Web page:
Christchurch Earthquake Rebuild


Customer: CERA / NZTA / CCC

Location: Christchurch, New Zealand

Contract type:  Alliance 

Construction Period: 6 years


Project Capabilities

Civil Pipelines Roads & Bridges

Fast Facts

  • 51 km water reticulation
  • 528km sewers
  • 100km stormwater
  • 1021km roading
  • 150 retaining walls
  • 100 pump stations

McConnell Dowell, as a part of the Stronger Christchurch Infrastructure Rebuild Team (SCIRT), is rebuilding Christchurch’s earthquake damaged infrastructure, undertaking the biggest civil construction program in New Zealand’s history. Consecutive earthquakes in September 2010 and February 2011 inflicted a significant amount of damage throughout the city.

The main works being undertaken by the McConnell Dowell team include network drainage works, roading, kerbing, stormwater and water main repair, pump station construction, repairs to retaining walls, pressure wastewater installation involving the replacement of a new sewer main and installation of pumps on private properties, vacuum wastewater reticulation and vacuum station construction.

The Challenge

With works expected in excess of NZ$100 million per year over five years, resource allocation and works planning are key challenges for the management team. Local resources are strained, meaning many subcontractors have been drawn from other areas around New Zealand and internationally. Differing health and safety, environmental and quality standards mean extensive training is required for these crews. With much of the SCIRT projects centred in residential areas, stakeholder management has been a key focus of the SCIRT project team. Months of disruption caused by repair works has placed additional strain on residents already stressed by sometimes extreme property damage.

The Solution

The scale of rebuilding works requires a detailed planning process and the programme of works is prioritised against set criteria and each delivery team is awarded a percentage of work based on their performance in Key Results Areas (KRAs) against a 20% baseline. This approach provides a strategic city-wide perspective to minimise the impact on the people of Christchurch and create value for money. Significant projects include:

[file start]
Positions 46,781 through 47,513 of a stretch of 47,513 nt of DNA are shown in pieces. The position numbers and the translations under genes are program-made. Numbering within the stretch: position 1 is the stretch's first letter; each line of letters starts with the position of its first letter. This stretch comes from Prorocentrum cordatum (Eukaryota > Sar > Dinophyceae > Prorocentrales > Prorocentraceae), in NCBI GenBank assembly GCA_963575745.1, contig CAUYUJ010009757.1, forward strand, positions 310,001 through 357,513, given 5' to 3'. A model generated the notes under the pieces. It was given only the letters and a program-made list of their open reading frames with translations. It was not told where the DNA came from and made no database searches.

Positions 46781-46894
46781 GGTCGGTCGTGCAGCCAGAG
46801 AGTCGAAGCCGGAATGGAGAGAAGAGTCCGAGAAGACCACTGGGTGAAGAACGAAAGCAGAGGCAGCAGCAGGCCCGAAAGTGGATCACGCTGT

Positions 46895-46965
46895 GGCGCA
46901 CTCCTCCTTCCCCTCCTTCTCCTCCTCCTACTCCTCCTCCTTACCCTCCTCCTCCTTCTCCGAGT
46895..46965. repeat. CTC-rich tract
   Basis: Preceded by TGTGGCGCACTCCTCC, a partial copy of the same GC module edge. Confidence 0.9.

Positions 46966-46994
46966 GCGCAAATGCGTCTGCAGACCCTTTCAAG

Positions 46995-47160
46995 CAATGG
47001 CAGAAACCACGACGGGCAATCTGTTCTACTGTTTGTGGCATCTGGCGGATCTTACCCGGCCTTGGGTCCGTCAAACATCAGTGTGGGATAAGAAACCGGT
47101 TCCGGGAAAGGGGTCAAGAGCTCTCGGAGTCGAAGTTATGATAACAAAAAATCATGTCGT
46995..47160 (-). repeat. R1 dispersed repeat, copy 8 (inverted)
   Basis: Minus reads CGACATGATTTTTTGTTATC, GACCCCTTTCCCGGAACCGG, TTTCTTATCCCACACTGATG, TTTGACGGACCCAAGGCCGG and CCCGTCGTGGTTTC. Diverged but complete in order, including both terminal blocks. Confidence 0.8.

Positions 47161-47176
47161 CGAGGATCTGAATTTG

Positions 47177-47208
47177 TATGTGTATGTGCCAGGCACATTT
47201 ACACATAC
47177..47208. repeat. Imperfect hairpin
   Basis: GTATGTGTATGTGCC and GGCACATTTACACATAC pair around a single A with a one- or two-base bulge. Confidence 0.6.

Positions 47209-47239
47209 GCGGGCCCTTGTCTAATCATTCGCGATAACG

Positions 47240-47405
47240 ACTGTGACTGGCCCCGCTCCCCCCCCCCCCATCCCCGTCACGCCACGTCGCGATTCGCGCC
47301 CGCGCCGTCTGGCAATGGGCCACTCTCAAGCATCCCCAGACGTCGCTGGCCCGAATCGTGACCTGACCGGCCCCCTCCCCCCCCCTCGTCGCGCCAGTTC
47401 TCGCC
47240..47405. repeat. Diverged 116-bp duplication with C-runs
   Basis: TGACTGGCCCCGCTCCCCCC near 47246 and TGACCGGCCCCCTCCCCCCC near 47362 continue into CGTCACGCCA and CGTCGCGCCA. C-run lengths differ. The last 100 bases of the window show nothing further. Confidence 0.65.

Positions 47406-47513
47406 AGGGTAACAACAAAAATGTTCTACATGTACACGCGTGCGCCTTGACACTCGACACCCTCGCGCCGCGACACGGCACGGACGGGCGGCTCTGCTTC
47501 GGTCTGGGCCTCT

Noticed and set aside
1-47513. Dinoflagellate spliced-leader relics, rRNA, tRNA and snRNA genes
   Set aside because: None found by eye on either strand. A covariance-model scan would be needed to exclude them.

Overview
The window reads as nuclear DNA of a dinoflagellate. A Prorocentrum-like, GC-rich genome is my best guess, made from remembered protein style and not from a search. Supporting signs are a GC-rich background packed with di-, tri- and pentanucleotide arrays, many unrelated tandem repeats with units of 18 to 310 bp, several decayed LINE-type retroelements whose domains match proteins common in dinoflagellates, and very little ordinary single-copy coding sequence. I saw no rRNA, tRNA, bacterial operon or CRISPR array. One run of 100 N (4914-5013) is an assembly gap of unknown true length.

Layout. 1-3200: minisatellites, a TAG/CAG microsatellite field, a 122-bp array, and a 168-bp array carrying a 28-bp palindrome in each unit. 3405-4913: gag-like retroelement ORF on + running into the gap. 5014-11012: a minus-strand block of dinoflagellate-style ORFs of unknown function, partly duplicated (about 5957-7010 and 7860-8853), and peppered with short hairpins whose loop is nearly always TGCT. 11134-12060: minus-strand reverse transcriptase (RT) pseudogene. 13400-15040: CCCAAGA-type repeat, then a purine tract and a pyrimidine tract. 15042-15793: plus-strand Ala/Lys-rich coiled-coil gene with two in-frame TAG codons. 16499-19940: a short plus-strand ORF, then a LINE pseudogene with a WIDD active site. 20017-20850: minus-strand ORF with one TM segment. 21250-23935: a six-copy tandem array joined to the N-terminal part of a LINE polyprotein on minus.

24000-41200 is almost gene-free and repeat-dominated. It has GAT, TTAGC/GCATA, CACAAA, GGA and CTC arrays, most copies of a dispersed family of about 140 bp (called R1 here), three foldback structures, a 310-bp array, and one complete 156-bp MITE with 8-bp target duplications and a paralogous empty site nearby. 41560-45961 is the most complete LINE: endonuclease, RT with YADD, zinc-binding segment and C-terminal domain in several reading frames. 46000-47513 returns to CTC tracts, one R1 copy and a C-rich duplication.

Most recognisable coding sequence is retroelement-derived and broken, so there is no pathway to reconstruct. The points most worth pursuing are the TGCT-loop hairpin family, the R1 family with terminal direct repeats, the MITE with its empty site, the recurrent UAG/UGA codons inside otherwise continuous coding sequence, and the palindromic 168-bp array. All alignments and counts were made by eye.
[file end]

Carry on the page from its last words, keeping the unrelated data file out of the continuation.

• Wairakei Diversion – Construction of a new pipe running through Fendalton. The project required repair work to water supply and stormwater infrastructure, including the installation of an 825 mm dia concrete main trunk sewer and 150 mm dia collector, plus kerb and channel by dig and lay methods, and the upgrade of the road along the 1 km pipe route.
  • Gayhurst Road Bridge - Construction of a temporary pedestrian and cycle bridge and demolition of the existing bridge. McConnell Dowell, in conjunction with the designers, developed an alternative design using pre-cast panels that were cantilevered onto the bridge, which expedited the programmed works, and reduced the environmental risks of working over water.
  • Carlton Mill Footbridge needed to be repaired in a manner that would preserve the bridge’s heritage.
  • Southern Relief, Linwood – A large scale project with works centred on Worcester Street and Woodham Road. The dig and relay of the 1.6 m x 1.2 m concrete pipe takes wastewater from approximately 200,000 households around Christchurch to the Bromley Treatment Plant and is essential to the wastewater network in Christchurch.

Key to Success

Close interaction with residents, businesses and developers is a key element of McConnell Dowell’s approach to support the rebuild of Christchurch. We have developed a number of innovations to minimise disruption to residents and provide safe and resilient infrastructure. We have constructed a section of Orion’s 66 kV underground power service and introduced a Cured in Place Pipe (CIPP) to support stormwater repairs on Christchurch’s port hills and installed a vacuum wastewater system in the residential suburb of Shirley - the first area of the South Island to use such technology.



Project Gallery